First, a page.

Imphal Review of Arts and Politics


Promising Novel on Oinam Trauma, But Dreary Narrative Makes it a PowerPoint Presentation

Book Title: The Waiting for the Dust to Settle

Author: Veio Pou

Published by: Speaking Tiger

Genre: Fiction

Book summary:

Ten-year-old Rakovei watches the army convoy rushing daily past his house in Senapati town and dreams of the day when he too will be a soldier. It is only when tragedy strikes his family that he comes to see the truth behind the glamour of military uniforms.

Set in Manipur during the 1980s and 90s, this novel follows the shared destinies of Rakovei and his family and community. Life is peaceful in the Naga villages around Senapati, until the spring of 1987,when cadres of the Nationalist Socialist Council of Nagaland (NSCN) attack the Assam Rifles outpost at Oinam Hill, and brutal retaliation follows—codenamed Operation Bluebird.

Village after village is occupied and young Rakovei, visiting his native village of Phyamaichi witnesses the horror—ordinary men and women tortured and executed; homes and shops ransacked and burnt down. Deep disillusionment sets in as Rakovei begins to understand how his people suffer, caught in the war between the Indian Army and the Naga underground.

The only chance of even basic security seems to lie far away, in the ‘mainland’, but it comes with the dark shadows of prejudice and racism. Waiting for the Dust to Settle provides a poignant, often searing, glimpse into the realities of life for ordinary Nagas in the turbulent final decades of the twentieth century, even as it chronicles with great sensitivity the resilience of these men and women caught between hope and despair.

About the author:

Veio Pou teaches in the Department of English, Shaheed Bhagat Singh College, University of Delhi. He reads moderately, writes occasionally, and lives in New Delhi with his wife and two daughters. Waiting for the Dust to Settle is his first novel.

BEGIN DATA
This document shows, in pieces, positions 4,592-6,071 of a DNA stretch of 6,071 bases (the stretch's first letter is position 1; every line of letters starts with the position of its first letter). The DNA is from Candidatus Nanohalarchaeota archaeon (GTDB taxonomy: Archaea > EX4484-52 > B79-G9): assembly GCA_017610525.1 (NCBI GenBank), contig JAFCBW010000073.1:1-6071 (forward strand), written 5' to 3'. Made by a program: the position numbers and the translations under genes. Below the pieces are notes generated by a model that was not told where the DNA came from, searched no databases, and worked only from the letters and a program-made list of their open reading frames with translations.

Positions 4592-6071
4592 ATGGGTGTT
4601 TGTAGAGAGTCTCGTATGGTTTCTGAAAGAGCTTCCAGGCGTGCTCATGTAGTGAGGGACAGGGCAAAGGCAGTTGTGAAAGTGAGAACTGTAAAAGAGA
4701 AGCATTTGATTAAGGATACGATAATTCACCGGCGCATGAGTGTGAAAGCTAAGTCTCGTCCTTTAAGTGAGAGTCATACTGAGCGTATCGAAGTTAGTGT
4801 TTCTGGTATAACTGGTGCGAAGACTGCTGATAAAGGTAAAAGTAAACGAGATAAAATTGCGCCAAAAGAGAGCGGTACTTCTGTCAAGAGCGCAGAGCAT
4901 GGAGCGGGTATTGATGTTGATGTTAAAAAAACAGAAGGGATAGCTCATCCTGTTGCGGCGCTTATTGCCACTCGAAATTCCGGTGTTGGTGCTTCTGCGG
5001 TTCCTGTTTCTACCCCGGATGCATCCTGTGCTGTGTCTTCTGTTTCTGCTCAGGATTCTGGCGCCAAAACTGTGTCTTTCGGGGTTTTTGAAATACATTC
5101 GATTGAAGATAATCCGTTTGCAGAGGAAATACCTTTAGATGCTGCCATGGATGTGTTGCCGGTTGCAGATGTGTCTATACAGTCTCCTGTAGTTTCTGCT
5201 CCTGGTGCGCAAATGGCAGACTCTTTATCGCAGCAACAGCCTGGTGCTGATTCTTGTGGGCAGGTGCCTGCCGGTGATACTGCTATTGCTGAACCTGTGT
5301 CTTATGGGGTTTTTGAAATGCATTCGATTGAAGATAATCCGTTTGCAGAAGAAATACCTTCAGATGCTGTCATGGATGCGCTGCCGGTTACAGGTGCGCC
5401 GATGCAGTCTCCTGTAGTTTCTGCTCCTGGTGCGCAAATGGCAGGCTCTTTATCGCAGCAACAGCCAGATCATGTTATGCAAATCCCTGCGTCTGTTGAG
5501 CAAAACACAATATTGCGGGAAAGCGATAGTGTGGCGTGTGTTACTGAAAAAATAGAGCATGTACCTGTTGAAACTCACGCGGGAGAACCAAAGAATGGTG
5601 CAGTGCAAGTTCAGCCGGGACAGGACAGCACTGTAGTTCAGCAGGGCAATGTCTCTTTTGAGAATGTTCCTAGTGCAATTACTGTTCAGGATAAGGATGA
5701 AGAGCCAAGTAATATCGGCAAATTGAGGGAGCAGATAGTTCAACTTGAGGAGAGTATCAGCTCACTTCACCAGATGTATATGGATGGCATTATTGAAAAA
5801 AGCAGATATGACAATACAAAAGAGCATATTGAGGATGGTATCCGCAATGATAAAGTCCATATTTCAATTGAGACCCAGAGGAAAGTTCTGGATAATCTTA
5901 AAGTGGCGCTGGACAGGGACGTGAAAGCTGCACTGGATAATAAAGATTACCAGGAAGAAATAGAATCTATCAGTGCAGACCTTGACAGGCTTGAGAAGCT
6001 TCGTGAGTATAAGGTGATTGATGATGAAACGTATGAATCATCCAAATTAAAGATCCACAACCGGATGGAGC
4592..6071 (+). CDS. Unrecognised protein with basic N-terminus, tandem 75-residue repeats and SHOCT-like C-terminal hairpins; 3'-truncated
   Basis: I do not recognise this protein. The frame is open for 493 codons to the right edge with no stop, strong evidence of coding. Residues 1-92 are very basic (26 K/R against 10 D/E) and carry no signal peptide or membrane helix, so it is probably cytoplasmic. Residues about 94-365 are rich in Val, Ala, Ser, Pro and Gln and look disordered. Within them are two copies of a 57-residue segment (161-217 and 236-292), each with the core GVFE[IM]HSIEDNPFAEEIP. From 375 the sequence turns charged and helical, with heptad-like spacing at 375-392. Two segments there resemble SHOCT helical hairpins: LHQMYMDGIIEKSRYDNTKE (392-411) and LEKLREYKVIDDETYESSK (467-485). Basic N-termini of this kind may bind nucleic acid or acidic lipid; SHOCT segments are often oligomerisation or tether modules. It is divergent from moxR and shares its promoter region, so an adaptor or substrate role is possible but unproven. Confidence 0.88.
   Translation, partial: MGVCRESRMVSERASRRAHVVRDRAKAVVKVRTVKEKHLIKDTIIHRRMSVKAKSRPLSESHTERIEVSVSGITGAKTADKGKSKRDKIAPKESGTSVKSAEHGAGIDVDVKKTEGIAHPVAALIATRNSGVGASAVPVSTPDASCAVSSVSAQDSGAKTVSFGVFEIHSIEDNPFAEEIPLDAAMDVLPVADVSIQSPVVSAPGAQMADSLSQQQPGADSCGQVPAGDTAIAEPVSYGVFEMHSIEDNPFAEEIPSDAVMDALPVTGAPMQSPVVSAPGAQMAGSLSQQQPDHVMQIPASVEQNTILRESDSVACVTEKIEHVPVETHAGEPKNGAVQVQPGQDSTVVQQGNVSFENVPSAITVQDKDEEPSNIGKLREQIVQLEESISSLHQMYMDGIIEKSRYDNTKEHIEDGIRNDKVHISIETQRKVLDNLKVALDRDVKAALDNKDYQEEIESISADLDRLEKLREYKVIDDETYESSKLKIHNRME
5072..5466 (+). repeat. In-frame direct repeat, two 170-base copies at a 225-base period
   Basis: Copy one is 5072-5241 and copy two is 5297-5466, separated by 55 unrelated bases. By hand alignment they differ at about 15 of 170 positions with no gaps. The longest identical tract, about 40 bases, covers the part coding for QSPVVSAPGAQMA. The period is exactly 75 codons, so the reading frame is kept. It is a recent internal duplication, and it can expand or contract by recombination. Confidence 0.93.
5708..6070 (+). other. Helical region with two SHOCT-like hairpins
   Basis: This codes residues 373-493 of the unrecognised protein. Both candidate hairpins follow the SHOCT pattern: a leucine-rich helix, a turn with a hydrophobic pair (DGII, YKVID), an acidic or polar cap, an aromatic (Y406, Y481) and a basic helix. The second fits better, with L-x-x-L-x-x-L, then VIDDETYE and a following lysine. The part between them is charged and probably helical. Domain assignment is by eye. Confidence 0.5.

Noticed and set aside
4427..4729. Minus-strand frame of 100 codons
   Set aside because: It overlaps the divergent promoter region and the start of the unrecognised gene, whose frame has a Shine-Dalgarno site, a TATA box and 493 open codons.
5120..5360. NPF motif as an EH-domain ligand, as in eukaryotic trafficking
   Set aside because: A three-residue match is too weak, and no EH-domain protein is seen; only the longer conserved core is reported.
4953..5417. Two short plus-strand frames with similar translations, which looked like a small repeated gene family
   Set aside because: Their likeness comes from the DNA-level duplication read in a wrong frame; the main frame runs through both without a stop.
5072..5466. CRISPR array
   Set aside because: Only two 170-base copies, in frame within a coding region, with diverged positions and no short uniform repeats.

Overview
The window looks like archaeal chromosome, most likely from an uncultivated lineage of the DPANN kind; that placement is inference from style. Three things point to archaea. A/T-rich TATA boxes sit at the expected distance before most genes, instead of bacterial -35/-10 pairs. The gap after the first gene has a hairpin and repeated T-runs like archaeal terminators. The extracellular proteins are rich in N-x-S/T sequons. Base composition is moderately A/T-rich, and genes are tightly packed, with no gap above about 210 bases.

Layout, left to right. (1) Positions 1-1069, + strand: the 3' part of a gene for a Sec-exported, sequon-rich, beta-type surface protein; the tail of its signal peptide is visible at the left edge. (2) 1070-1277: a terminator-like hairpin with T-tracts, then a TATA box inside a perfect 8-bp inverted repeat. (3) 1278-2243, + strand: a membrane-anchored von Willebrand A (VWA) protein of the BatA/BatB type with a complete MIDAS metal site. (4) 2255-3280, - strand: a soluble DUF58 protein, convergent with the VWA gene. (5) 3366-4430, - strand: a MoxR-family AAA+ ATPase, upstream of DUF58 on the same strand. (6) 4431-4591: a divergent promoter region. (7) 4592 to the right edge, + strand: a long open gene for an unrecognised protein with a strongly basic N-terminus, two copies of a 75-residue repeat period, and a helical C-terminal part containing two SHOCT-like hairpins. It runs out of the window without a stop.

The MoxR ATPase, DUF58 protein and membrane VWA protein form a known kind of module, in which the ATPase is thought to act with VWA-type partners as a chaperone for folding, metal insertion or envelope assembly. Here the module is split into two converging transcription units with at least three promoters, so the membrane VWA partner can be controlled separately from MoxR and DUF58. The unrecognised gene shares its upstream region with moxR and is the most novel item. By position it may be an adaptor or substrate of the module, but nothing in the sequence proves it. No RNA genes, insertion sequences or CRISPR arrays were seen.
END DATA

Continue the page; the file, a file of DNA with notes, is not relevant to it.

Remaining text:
My Review:

Waiting for the Dust to Settle definitely has an interesting premise: an own voice telling a not often heard story of how the Indian Army ravaged through villages wreaking havoc on the lives of simple people in a remote corner of Manipur in the late 80s. It begins in a period when the NSCN, a major armed group of the Nagas yet to split at the time was actively fighting against India and its army, and captures the plight of a people caught between two mighty forces.

The readers are taken to a world of living under the push and pull of terror and trying to make sense of it all through the everyday life of 10 year old Rakovei as he finds things unfolding around him, absorbing the tumult around him and what it means to live in fear. But this is not a narrative as seen solely through the eyes of a child for the book follows Rakovei in an adult world too. Rakovei’s grandmother makes a strong presence in the narrative bringing an old charm about her and stories of early times that are rooted in Naga history, culture and beliefs. Her stories of the Japanese forces during the Second World War has an interesting aside: that a few of the soldiers decided not to go back, opting to stay as locals.

Unfortunately, the book suffers from the weight of the historical backdrop: more than getting into the characters and their thoughts, there is an almost academic approach to the book that keeps away the reader from feeling the sense of despair or the small dreams that glimmer off and on. There is more of historical information, facts and context and less of the characters and their stories so much so that at times, I felt as if I was reading a feature story in a magazine with exhaustive backgrounds explaining why the story was the way it was and where it was going and with only a few quotes dropping here and there.

There is much background on the Naga movement starting from the NNC to the rise of civil society groups, the in fighting, the corruption amongst cadres and a nudge to experiences of racist attitudes once the main character of Rakovei reaches Delhi leaving little room for the literary elements of a novel to take shape and catch the attention of readers. It is almost like the author was grappling with writing down cold facts on one hand and fleshing out fictional characters caught in that turbulent time on to the present protracted state of the ongoing peace talks.

The writing succeeds in one area: that of highlighting what happened at Oinam village in the late 80s but tis comes at the cost of literary element in the book. This is not to say that fiction cannot be set against the backdrop of actual historical events. There are many books that do that with compelling plot lines and characters that stay with you. This debut book held a faint promise of offering a new voice from Manipur but quite doesn’t deliver.

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